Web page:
"Whatever We Do" is the story
principally 'of a war-gassed Ameri-
can's vacation on the Riviera with
a repressed Missouri girl. Her hus-
band is there too, but she has a
neurosis; she is a-Freud of her hus-
band. A French physician, an 80
million-heiress and a genial middle-
aged American tank are the other
important members of the cast, which
performs for one week straight down
there on the Mediterranean. The war
veteran, who plays a highly sympa-
thetic part, finally does a permanent:
exit; what I mean is, if they .play
next week at Deauville he won't be
with them.
T*e impression I have given is
erroneous, because the novel is
neither trite nor trivial. Updegraff's
apparentdunoriginality isedisslpate!
by his distinguished prose and his
absorbing character studies. The
central characters are pleasingly de-
veloped by a modifled stream of con-
sciousness technique. The author
enters their minds but edits what
goes on to a suffciently communica-
tive degree. The gas-victim's slow
lapse into the unconsciousness which
(in this case) is death, is particularly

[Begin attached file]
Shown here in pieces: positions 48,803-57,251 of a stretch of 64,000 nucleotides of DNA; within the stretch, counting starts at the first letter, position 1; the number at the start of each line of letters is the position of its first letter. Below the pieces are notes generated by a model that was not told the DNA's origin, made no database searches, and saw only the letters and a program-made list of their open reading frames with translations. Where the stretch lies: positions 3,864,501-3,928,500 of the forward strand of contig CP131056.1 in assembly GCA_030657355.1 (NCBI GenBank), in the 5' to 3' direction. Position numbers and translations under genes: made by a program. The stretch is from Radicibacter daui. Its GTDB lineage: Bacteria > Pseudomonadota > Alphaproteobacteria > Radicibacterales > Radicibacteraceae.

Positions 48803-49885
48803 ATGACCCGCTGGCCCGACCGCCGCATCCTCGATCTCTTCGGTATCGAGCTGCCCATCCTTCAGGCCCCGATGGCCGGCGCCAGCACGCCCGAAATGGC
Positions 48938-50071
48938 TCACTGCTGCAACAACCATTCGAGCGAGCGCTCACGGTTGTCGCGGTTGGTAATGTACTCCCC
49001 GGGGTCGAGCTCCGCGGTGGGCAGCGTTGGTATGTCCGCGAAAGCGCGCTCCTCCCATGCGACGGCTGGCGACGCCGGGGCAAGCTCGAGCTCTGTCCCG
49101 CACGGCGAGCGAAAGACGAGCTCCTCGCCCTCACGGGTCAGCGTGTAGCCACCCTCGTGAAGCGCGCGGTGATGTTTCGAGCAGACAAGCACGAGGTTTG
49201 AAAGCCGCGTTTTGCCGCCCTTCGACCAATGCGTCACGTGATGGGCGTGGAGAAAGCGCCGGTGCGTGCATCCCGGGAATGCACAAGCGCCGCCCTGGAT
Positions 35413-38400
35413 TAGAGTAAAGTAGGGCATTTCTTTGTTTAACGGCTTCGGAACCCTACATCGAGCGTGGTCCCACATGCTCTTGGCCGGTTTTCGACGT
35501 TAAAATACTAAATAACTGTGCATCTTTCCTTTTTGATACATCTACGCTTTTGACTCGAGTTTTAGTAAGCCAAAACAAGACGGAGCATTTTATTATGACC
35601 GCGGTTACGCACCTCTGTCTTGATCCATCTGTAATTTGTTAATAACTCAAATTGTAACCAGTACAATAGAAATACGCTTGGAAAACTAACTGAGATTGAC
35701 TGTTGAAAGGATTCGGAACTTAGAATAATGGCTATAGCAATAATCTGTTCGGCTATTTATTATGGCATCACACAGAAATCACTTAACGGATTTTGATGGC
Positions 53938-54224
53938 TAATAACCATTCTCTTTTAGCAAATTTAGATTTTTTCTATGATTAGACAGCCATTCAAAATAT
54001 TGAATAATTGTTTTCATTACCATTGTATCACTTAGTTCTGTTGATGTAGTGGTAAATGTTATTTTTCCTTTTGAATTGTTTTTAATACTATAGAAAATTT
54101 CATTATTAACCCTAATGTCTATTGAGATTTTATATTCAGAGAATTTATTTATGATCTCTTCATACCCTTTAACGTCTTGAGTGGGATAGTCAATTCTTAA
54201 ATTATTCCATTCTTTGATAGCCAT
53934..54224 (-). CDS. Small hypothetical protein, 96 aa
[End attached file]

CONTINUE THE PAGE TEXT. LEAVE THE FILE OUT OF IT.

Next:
well revealed from- within the mind
of the dying man.
The novel has further interest, due
to the philosophical conversations, the
Bacchic wisdom dispensed (yes, that's
from the blurb), and the literary fig-
ures and allusions of the author.
-D. F. Doubleday
"THE DEVIL'S DISCIPLE"
A review, by Robert J. Gessner
Mimes has at last presented a
play. We knew they had it in them,
but it took all winter to get it out.
The success ofShaw's play lies in the
fact that all the leads have been, well
asted. Everybody fits into their par-
icular form with something that re-
sembles ease. And hence toe play is
not only comparatively smooth, but

really good.
The women roles seemed to have
been filled with more care and taste
than the mien parts. Lois Porter is
nost effective as a typical Shaw-type
carrying a typical Shaw part. Stel
hardly falters in her presentation of
cult to, portray justly and effectively.
[lorence Tennant is more than natu-
ral, and at times too real for a soror:-
ty co-ed. However; she never let any
other personality enter than that or
[he Puritan minister's' wife, pure and
wholesome. Ruth Fine, as the irregu-
ar child, is especially well casted in
iot only stature but also in ability.
But the men were less fortunate.
Yet there isn't anybody on campusj
who can better fill Tom Dougalis1
hoes as Richard ;Dudgeon. He, alone
>f the men, absorbs his character
w ith a relish. He is spicy and re-
reshing-a true disciple of the devil
timself. Kleutgen has a little diffi-
ulty in getting under way,. but in
[he last two scenes he is the Burgoynb
[hat Shaw wants him to be. But
Pommy Denton is too awkward. He
s the only one .that has been mis-
,asted. As a Mimes actor he should
;o back to the movies. A dark-horse